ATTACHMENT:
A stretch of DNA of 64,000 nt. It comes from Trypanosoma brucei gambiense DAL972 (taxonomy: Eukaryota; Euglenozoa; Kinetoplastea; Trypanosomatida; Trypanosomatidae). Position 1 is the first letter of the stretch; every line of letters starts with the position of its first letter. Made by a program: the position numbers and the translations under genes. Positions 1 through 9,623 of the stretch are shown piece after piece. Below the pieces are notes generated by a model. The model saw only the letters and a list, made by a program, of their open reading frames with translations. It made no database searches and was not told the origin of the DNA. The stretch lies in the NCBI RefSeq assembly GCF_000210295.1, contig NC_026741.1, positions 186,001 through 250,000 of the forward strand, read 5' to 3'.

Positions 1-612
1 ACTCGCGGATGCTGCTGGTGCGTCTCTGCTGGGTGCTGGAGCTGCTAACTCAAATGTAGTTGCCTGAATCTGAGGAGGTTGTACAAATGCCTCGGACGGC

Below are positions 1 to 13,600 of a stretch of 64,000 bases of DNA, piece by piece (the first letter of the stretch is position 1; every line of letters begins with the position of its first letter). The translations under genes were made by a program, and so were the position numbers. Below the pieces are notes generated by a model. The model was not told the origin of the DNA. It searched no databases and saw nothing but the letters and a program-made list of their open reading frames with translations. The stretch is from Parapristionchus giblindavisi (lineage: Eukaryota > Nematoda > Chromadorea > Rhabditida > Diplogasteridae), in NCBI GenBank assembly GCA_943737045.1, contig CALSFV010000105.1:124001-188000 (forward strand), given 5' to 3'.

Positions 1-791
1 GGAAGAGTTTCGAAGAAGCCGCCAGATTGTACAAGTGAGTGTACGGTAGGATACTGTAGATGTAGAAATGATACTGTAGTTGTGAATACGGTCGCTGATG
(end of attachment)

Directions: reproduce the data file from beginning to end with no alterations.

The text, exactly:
A stretch of DNA of 64,000 nt. It comes from Trypanosoma brucei gambiense DAL972 (taxonomy: Eukaryota; Euglenozoa; Kinetoplastea; Trypanosomatida; Trypanosomatidae). Position 1 is the first letter of the stretch; every line of letters starts with the position of its first letter. Made by a program: the position numbers and the translations under genes. Positions 1 through 9,623 of the stretch are shown piece after piece. Below the pieces are notes generated by a model. The model saw only the letters and a list, made by a program, of their open reading frames with translations. It made no database searches and was not told the origin of the DNA. The stretch lies in the NCBI RefSeq assembly GCF_000210295.1, contig NC_026741.1, positions 186,001 through 250,000 of the forward strand, read 5' to 3'.

Positions 1-612
1 ACTCGCGGATGCTGCTGGTGCGTCTCTGCTGGGTGCTGGAGCTGCTAACTCAAATGTAGTTGCCTGAATCTGAGGAGGTTGTACAAATGCCTCGGACGGC

Below are positions 1 to 13,600 of a stretch of 64,000 bases of DNA, piece by piece (the first letter of the stretch is position 1; every line of letters begins with the position of its first letter). The translations under genes were made by a program, and so were the position numbers. Below the pieces are notes generated by a model. The model was not told the origin of the DNA. It searched no databases and saw nothing but the letters and a program-made list of their open reading frames with translations. The stretch is from Parapristionchus giblindavisi (lineage: Eukaryota > Nematoda > Chromadorea > Rhabditida > Diplogasteridae), in NCBI GenBank assembly GCA_943737045.1, contig CALSFV010000105.1:124001-188000 (forward strand), given 5' to 3'.

Positions 1-791
1 GGAAGAGTTTCGAAGAAGCCGCCAGATTGTACAAGTGAGTGTACGGTAGGATACTGTAGATGTAGAAATGATACTGTAGTTGTGAATACGGTCGCTGATG